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作者 Vaish, Vaibhav
書名 Synthetic aperture imaging using dense camera arrays
說明 81 p
附註 Source: Dissertation Abstracts International, Volume: 68-02, Section: B, page: 1091
Adviser: Marc Levoy
Thesis (Ph.D.)--Stanford University, 2007
Synthetic aperture imaging is a technique that projects images of a scene from different views on to a virtual focal surface, enabling us to "see through" occlusions in the scene. Using a 100-camera array we have used synthetic aperture imaging to view objects concealed behind dense foliage and to track a person moving through a crowd. The ability to see through occlusions makes synthetic aperture imaging a potentially powerful tool for surveillance
This work makes two contributions. First, we characterize the image warps required for synthetic aperture imaging using projective geometry. This analysis leads to a robust camera calibration procedure for synthetic aperture imaging. Our analysis also shows the relation between the geometric complexity of the image warps and camera/focal plane configurations. In particular, we show that we can vary the focus through families of frontoparallel and tilted focal planes by simply shifting and adding the camera images. As image shifts are relatively simple to realize in hardware, this leads to a real-time system, which we demonstrate for tracking a person moving through a crowd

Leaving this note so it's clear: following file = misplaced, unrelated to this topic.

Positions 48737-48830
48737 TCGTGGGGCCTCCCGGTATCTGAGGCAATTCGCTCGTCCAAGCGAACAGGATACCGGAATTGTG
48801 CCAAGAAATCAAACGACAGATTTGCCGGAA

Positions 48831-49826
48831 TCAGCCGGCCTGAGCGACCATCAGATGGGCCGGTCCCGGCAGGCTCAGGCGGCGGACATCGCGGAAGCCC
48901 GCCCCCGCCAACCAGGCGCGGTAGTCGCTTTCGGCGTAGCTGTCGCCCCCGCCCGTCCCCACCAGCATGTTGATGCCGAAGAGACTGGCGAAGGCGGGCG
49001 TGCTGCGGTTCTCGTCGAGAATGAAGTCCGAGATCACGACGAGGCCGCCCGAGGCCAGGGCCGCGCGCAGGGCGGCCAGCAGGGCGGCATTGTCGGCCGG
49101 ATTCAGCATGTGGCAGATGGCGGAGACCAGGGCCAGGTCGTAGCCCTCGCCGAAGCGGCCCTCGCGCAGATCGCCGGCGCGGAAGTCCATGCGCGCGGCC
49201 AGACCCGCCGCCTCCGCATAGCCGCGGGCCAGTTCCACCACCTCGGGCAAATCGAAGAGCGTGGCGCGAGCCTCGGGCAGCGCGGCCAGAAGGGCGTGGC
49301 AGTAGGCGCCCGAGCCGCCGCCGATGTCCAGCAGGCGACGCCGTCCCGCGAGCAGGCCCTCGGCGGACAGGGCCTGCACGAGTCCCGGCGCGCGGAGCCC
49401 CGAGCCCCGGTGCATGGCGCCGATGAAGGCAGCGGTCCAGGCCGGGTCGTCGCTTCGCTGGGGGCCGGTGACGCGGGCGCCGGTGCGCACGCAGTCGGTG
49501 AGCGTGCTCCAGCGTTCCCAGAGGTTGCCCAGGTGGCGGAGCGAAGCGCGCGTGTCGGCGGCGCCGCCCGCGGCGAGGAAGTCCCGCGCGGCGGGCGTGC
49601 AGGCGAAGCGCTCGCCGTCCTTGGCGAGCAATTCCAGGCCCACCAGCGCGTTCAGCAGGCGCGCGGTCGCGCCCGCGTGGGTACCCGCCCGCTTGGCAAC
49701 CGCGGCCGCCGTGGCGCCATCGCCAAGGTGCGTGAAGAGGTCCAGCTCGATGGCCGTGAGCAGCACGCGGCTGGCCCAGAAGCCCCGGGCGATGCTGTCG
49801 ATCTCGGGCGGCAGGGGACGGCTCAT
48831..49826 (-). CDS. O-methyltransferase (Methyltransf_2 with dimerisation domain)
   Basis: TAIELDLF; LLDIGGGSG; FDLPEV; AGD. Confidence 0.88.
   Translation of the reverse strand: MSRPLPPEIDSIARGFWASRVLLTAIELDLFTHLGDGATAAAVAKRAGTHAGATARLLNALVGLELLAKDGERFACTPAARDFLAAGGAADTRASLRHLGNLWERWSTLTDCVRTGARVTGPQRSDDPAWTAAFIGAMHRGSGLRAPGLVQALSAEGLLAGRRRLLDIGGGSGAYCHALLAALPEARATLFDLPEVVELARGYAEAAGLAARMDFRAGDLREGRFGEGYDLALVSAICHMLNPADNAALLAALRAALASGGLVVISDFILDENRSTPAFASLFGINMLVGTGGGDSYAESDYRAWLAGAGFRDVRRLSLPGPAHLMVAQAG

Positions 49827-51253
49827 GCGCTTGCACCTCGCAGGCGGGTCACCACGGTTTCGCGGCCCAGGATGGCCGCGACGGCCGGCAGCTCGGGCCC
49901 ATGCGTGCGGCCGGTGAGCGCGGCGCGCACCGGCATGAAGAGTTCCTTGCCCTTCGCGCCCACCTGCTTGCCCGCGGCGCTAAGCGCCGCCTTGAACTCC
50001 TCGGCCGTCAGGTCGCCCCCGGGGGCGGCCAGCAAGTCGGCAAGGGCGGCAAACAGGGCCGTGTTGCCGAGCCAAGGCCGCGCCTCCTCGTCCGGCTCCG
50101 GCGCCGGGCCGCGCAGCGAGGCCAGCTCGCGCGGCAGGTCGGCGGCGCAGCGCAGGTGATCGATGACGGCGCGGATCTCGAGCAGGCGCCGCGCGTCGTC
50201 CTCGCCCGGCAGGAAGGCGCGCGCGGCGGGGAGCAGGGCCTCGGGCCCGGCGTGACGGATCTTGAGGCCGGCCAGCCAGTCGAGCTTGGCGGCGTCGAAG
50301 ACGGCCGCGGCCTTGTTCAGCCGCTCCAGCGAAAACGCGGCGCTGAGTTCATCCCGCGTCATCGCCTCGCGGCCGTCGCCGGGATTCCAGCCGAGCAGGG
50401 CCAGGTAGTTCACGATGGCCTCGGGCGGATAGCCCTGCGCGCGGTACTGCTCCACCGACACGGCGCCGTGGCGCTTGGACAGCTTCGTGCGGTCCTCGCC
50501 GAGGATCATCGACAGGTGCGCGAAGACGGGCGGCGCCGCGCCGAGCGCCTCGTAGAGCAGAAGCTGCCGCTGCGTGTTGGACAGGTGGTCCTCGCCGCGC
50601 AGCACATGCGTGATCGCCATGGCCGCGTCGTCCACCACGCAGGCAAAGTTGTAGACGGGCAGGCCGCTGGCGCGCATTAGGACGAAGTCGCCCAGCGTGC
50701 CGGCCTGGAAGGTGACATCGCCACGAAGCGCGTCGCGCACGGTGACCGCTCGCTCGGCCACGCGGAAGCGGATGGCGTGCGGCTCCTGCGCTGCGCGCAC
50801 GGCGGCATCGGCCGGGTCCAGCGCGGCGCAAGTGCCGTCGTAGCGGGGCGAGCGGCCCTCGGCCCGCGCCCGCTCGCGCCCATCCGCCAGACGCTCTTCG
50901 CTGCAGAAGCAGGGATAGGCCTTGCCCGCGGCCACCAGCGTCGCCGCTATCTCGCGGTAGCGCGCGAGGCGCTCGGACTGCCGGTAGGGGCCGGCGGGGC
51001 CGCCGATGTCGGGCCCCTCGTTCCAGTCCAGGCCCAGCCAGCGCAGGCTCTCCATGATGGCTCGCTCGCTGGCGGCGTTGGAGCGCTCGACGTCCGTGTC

Second, we explore methods to achieve sharp focus at every pixel in the synthetic aperture image by reconstructing the 3D surfaces of the occluded objects we wish to see. We compare classical shape from stereo with shape from synthetic aperture focus, and describe variants of stereo that improves image contrast by deleting some of the light rays that are incident on the occluder
School code: 0212
DDC
Host Item Dissertation Abstracts International 68-02B
主題 Computer Science
0984
Alt Author Stanford University
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